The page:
How the 'C' class is schooling the stock market
The "C" class—stocks viewed as the lowest quality—has been teaching the rest of the market a lesson this year, leading the way with oversized gains.
But that could end as the Fed starts to slow down its bond buying program, expected in the next couple of months, and some strategists see a rotation coming into higher-quality, steadier earners.
"We've basically been in a market that's had a 'risk on' appetite. The market's up strong. It's driven by the fact interest rates remain low. The Fed continues to stimulate the market," said Chris Sunderland, institutional portfolio manager at Eaton Vance. "The lower-quality small-cap companies have pretty much led this market since March 2009, really since rates have been cut to zero."
S&P Capital IQ actually rates the companies of the S&P 500 with letter grades on the quality of how consistently companies raised earnings and dividends in each of the last 10 years. The average grade is "B+."
Those stocks with the lowest quality profile are graded "C," and they have seen average gains this year of 54 percent, as of the end of October. That compares to the just 18 percent underperformance of the highest quality, honors class, the "A+" names that always show earnings gains and consistently raise their dividends. The S&P 500, in the same time frame, was up 25.3 percent.
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The "C" class is very small—less than a dozen names—but it parallels a portion of the broader market that has outperformed, like the momentum names and small caps.
"The catalyst for that to change would be when we enter a down market, have a correction or a down market period. That's a situation where high quality outperforms low quality. If you have a period of rising volatility, which would happen if the Fed started to taper, there's a brief period where the high quality starts to outperform. It's like a flight to safety," Sunderland said.
Sunderland expects to see the leadership pass to higher-quality names sometime in the first half of 2014. The Fed said it would likely decide to taper its asset purchase program at one of the next few meetings.
Sam Stovall, chief equity strategist at S&P Capital IQ, also expects to see a rotation. "The stock market cycle and the economic cycle are maturing, and as a result the Fed is looking to remove some of the stimulus, and as a result companies then have to advance on their own merits," he said.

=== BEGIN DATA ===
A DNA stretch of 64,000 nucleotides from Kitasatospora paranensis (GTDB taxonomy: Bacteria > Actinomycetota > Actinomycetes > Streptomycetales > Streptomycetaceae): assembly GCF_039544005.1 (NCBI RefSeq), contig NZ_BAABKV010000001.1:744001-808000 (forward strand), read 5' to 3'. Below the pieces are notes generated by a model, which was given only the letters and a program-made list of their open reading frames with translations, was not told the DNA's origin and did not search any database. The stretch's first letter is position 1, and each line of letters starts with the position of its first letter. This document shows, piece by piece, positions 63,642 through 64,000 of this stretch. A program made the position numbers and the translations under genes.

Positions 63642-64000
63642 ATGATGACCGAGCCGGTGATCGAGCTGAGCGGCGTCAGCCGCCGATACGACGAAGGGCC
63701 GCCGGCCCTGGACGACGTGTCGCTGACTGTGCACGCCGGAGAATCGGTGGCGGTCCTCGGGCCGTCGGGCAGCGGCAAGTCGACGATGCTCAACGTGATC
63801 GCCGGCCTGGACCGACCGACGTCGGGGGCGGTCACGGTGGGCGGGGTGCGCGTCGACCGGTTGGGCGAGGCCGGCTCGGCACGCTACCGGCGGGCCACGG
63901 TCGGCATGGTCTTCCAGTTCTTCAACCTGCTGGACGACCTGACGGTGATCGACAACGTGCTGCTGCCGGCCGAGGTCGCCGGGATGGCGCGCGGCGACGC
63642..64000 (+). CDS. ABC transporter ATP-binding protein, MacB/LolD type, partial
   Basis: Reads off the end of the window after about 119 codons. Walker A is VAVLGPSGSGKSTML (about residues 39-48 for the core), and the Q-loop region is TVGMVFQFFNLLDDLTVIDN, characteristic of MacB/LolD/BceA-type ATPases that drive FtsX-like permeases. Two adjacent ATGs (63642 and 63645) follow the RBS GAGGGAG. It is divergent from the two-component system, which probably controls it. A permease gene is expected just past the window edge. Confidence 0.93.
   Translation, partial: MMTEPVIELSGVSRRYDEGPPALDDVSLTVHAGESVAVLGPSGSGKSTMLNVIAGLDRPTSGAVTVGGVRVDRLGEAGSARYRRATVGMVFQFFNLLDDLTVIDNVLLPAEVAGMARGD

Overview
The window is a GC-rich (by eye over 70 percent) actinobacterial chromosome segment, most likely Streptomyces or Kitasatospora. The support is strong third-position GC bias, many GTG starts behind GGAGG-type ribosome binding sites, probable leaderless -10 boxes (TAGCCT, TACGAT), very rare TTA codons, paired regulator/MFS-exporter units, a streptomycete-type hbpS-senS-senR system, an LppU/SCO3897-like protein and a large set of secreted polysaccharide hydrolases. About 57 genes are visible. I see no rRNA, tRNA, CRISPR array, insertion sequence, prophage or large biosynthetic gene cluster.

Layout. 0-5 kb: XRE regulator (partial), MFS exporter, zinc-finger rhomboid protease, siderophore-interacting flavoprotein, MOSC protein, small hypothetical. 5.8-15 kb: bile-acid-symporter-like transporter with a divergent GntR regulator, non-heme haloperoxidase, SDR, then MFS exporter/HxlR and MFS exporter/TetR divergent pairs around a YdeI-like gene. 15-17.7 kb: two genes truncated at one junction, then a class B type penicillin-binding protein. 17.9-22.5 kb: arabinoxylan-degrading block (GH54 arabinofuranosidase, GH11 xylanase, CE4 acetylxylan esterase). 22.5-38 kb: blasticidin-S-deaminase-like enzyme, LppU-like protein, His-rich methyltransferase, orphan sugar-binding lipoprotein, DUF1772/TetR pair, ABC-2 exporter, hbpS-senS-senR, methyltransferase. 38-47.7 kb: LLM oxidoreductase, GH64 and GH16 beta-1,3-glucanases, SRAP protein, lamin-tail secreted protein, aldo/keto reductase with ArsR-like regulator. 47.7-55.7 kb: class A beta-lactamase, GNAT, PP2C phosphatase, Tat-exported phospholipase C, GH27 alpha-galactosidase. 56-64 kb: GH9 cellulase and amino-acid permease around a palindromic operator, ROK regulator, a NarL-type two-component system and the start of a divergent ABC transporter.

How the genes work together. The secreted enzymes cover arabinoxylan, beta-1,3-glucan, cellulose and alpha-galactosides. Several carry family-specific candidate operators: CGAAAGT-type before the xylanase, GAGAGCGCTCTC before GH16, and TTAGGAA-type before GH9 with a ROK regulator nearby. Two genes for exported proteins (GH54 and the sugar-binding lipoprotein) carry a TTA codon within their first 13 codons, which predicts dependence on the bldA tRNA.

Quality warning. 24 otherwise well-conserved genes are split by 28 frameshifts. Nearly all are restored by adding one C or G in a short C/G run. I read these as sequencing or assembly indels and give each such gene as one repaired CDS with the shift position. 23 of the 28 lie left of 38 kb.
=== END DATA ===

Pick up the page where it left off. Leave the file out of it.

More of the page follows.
Most companies in the S&P 500 are average, "B " rated, and that group gained 23.6 percent through Oct. 31. Those names include Apple (down 3.1 percent year-to-date); Google (up 45 percent); Bristol-Myers (up 59 percent); Amgen(up 31 percent); Goldman Sachs (up 30 percent); American Express (up 45 percent); Boeing (up 77 percent); andCisco (up 8.7 percent).
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"Quality ranks is an important ingredient. It's like the chicken stock factor," in soup, said Mike Thompson, head of global market intelligence at S&P. High quality-rated names are one element in a portfolio. "It's a factor that does not really generate alpha. What it does is it protects you from down markets."
Sunderland said the shift to higher-quality large caps would also come as the global economy improves. Many smaller-cap names have only domestic exposure, and the U.S. has fared better than Europe and the emerging world.
"It's not going to happen with the snap of the fingers, but it's going to happen gradually. I can see a few things causing that in the next three to six months. One of the main factors is what's going on with the Fed, but both monetary and fiscal stimulus. As that starts to wane that's going to be benefit high-quality stocks at the expense of the lower quality," he said.
James Paulsen, chief investment strategist at Wells Capital Management, said he expects the stock market to be much more volatile next year, rising to as high as 2,000 on the S&P 500, before giving back some gains, and ending flattish for the year. "I think it will be a year of a big trade. You're going to have to change your ponies," he said.
Paulsen said he expects the economy to improve and monetary velocity to pick up, forcing the Fed to pull back on stimulus.
But he would still look for outperformance from some companies that might fall into the lower-quality tier, where earnings are uneven but growth is higher.
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"One of the areas I might like best could be the materials. If we have a velocity pickup, materials might do better. When I look at next year, I'm looking at a 4 percent 10 year. One market that might be up is commodities, so materials stocks might do better," Paulsen said.
Stovall said over time, the high-quality names have outperformed. If measured from Dec. 31, 1999, through the end of October, the cumulative total return for the S&P 500 was 55 percent, versus the cumulative total return of the high-quality index, of 164 percent. The SPHQ, S&P High Quality ETF is up 27 percent, year-to-date, close to the 25.7 percent gain the S&P 500.
—By CNBC's Patti Domm. Follow here on Twitter @pattidomm.